Local city declares state of emergency after cyber attack, to use taxpayer money to investigate

HUBER HEIGHTS — A local city has declared a “state of emergency” as it deals with the aftermath of a ransomware attack.

The ransomware caused Huber Heights to use a cell phone to broadcast Monday night’s city council meeting over Facebook.

The meeting happened a day after hackers hit several city departments like human resources and finance.

“It’s very frustrating. Unfortunately, it’s become much more common. A lot of places are getting impacted. It’s as easy as somebody opening the wrong email,” Richard Dzik, Huber Heights City Manager said.

With the declaration of a state of emergency, the city plans to use up to $350,000 of taxpayer money from its general fund to investigate the attack and improve its cybersecurity infrastructure going forward.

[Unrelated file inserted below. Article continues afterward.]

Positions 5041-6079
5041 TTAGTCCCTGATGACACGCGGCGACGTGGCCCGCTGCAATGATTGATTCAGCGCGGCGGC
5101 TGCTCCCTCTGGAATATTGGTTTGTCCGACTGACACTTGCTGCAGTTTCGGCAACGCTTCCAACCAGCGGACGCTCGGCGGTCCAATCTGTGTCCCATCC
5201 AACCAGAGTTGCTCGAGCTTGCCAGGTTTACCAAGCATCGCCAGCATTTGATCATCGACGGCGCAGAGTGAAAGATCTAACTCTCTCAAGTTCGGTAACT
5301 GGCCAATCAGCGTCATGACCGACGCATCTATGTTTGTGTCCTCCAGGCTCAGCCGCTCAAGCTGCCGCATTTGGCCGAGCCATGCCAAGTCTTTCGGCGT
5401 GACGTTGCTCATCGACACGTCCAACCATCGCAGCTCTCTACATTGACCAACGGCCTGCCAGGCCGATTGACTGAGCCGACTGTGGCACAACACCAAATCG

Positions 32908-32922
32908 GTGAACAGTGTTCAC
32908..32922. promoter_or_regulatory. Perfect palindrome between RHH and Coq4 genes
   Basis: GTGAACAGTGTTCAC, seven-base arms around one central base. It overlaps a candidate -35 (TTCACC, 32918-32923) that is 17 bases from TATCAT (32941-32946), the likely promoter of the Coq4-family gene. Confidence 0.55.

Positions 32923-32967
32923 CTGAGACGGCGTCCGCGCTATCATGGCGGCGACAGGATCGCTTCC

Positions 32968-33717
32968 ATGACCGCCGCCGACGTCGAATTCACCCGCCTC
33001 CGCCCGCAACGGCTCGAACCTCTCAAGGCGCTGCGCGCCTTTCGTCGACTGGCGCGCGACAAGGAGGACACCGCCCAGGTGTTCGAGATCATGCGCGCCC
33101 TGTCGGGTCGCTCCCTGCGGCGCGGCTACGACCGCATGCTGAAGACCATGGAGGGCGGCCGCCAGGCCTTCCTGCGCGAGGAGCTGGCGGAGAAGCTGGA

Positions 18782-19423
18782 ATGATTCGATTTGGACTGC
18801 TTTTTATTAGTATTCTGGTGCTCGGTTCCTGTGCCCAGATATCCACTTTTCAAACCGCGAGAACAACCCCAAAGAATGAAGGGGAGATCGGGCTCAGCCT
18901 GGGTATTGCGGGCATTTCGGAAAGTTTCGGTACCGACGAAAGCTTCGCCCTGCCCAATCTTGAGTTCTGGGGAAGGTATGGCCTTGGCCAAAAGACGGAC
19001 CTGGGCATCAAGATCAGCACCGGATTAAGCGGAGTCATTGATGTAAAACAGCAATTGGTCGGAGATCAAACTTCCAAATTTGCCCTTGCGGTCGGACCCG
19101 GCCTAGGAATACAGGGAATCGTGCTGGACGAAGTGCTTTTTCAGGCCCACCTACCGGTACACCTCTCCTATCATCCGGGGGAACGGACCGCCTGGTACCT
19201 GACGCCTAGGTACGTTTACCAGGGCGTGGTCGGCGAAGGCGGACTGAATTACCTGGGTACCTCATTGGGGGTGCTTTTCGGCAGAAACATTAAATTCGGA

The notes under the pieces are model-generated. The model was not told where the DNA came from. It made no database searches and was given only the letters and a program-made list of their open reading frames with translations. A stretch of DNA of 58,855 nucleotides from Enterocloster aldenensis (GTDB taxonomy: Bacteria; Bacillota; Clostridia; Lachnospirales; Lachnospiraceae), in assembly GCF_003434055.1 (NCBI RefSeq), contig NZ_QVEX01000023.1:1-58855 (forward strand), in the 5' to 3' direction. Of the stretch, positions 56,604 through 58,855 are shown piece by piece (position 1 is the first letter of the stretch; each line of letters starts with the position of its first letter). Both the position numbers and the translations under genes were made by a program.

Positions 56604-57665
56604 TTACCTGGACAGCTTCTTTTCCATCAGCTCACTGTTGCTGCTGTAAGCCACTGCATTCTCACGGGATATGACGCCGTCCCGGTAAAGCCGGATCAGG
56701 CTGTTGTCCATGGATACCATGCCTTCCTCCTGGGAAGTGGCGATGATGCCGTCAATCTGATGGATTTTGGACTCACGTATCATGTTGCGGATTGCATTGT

>> PREVIOUS COVERAGE: ‘Really frustrating;’ City official explains how recent cyber-attack impacts residents

The city’s hoping insurance will reimburse some of that.

Davon Clark and his fiancee Tiffanie Keeton live in the city.

“For them to get on so fast, that’s impressive. They’re not taking any delays,” Clark said.

>>RELATED: Several services impacted after ransomware attack hits local city

The city manager made it clear the hack did not impact public safety.

“911 calls are getting answered. EMS, fire, police they’re all on the road providing the services out there,” Dzik said.

The investigation could take a few weeks, as the city sorts all this out so do many of the residents.

“I think it’s scary because you just don’t know,” Keeton said.

People can check the city’s website and Facebook page for updates at 2 p.m. every day.

The city hopes to restore the impacted services by the end of this week or early next week.

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